There’s quite a few tidbits in this article. What Mercury’s racing budget was going to look like. Obviously we’re seeing the beginning of the end of Ford’s racing involvement.
There’s a mention of ‘AHRA Standout Wayne Gapp’. You know that guy, right?
Lastly, the 351 Cleveland. For a variety of reason I really like this engine. My favorite part of the article is the comparison of the 351 Windsor head vs. the 351 Cleveland 2V head vs. the 351 Cleveland 4v head. BIG ports.
Here’s the cover for the magazine
351 “Cyclone” for ’70
The canted valve “Cleveland” head is just one feature of Lincoln-Mercury’s new entry in the middleweight muscle motor market
By John Raffa
THROUGHOUT LATE 1968 AND INTO THE EARLY SPRING OF 1969, RUMORS RAN RAMPANT IN PERFORMANCE CIRCLES concerning the future (and non-future) of Lincoln-Mercury Division’s racing efforts. One of the strongest reports had it that Mercury would drop their NASCAR racing efforts effective with the beginning of the 1970 season, meaning that the proud Merc banner would not fly at Daytona ‘7·0, and that such L-M circle track greats as Lee Roy Yarbrough and Cale Yarborough would have to seek seats behind different marques. Sadly, these rumors could not be refuted by higher-ups during a recent trip to division headquarters.
The next rumors that flowed in under the door purported that all Mercury activities in performance areas would cease for ’70; i.e., such drag racing names as Nicholson and Schartman would no longer be listed on Mercury performance brochures (which would themselves cease to exist) and that “Dyno” and “Fast Eddie” would be making new deals with other performance camps. Well, don’t you believe it! As of this writing – in early JuneMerc’s drag racing activities and plans for the new year are still very much alive, with Schartman, Nicholson and AHRA standout (and FoMoCo engineer) Wayne Gapp, still very much in the hi-per picture.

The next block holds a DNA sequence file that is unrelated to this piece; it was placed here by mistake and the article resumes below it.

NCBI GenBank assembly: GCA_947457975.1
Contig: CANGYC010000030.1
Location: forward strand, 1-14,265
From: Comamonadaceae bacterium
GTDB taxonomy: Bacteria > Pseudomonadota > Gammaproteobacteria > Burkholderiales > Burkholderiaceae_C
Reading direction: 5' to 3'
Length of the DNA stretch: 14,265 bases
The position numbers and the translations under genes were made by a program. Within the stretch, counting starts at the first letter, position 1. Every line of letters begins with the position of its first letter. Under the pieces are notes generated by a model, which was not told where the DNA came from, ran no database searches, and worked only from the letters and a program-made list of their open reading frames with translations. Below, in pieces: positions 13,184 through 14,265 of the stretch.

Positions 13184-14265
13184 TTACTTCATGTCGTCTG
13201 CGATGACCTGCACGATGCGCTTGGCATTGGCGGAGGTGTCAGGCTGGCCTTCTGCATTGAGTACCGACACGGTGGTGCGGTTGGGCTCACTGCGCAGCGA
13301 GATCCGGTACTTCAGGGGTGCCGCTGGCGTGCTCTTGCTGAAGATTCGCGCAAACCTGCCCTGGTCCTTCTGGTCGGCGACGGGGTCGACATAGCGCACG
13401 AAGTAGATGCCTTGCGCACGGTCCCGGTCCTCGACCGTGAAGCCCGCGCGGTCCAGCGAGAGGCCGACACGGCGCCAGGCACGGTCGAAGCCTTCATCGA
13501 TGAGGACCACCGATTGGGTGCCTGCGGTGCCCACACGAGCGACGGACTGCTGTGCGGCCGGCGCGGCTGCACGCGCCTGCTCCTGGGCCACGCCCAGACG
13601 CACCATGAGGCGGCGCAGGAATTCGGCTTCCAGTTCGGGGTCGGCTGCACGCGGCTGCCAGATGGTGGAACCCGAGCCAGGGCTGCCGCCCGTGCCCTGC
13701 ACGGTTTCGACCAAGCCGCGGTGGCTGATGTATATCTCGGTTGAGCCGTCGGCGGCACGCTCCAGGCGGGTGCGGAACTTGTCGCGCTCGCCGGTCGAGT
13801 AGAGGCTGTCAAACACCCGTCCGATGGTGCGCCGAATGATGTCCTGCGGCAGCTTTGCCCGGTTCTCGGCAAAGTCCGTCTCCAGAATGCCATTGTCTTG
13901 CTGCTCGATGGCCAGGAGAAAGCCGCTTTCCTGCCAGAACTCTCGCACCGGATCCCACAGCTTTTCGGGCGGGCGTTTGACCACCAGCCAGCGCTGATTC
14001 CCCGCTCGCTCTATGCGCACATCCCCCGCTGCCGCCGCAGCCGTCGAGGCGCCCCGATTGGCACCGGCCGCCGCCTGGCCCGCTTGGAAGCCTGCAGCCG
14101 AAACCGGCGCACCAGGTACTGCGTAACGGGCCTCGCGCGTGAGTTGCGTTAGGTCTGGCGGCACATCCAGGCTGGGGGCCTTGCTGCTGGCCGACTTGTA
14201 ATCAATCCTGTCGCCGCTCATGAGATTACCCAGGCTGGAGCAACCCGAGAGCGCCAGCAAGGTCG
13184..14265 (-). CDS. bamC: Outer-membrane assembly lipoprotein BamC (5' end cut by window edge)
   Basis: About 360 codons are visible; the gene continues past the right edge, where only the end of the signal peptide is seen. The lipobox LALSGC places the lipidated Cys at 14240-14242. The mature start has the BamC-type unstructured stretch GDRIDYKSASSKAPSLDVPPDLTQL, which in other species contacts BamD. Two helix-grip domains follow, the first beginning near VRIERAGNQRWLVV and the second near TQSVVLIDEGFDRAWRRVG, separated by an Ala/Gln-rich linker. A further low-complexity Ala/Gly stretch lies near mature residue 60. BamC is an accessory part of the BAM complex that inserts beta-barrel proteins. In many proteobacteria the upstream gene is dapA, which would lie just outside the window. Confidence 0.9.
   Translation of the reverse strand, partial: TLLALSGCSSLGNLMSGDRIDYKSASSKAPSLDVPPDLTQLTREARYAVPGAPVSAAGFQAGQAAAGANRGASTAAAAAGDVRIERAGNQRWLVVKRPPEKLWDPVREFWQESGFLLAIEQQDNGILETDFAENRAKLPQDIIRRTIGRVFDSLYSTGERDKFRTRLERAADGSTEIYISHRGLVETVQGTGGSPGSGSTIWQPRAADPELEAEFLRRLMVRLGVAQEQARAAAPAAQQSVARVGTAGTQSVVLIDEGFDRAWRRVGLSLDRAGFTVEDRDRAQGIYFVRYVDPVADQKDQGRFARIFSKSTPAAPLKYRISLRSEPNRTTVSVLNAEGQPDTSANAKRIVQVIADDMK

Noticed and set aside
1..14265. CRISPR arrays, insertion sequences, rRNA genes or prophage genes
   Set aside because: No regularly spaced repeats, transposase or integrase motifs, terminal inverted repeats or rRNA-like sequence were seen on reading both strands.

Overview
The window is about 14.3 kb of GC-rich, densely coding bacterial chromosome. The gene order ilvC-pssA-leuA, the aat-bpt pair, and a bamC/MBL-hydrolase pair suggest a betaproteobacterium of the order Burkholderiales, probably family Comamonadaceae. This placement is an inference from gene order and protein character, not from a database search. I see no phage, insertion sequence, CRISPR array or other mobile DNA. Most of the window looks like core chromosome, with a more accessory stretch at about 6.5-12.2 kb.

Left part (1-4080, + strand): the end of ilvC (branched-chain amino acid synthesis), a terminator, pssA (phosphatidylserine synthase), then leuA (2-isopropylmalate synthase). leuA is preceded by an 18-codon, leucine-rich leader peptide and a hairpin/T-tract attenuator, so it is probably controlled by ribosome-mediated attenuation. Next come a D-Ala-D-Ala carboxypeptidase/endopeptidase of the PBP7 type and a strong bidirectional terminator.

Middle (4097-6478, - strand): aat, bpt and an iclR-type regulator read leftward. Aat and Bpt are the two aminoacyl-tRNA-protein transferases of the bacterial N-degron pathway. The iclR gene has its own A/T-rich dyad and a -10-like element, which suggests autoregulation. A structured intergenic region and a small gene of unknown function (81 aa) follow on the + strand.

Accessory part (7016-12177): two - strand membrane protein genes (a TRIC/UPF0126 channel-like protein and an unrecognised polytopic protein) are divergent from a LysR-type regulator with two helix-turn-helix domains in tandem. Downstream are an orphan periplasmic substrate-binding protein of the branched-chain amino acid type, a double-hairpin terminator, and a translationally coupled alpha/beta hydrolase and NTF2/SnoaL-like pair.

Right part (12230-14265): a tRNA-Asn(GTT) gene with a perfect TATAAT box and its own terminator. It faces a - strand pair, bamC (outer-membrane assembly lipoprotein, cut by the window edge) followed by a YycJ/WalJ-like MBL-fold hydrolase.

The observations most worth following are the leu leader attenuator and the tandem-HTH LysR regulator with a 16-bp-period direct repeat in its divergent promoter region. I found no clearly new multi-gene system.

Canted valves are immediately obvious upon cracking the rocker covers. Stamped steel rockers pivot on sintered iron fulcrums of 4V head and aluminum fulcrums of the 2V.
Not only is Mercury going ahead with performance plans for the drag racing world, but the racing types in Dearborn are all a-twitter about a brand new canted valve mill that will be introduced shortly after midSeptember. It.looks to be a real stormer in the growingly popular medium displacement field, and is already considerably whispered about as the “Cleveland” engine. Looking to see what all the loud whispering was about, we we were graciously admitted into L-M’s engine development labs during preproduction tests and we observed the following.
The most modern Merc mill displaces 351 inches, and before you yell, “Hey, that’s not new,” read on. Mercury personnel have a ready reply to cut short that statement. The response goes, “The 351-C is so different from last year’s model that even the spark plugs are different!” And that’s the truth. The 351-C heads (the “C” stands for their origin point, L-M’s Cleveland foundry, where the new heads are cast, and gives the name to the new “Cleveland” series) use 14mm plugs to allow use of the biggest valves possible and still retain sufficient cooling. But we’re a bit ahead of ourselves. Let’s look at the overall engine in a little detail first.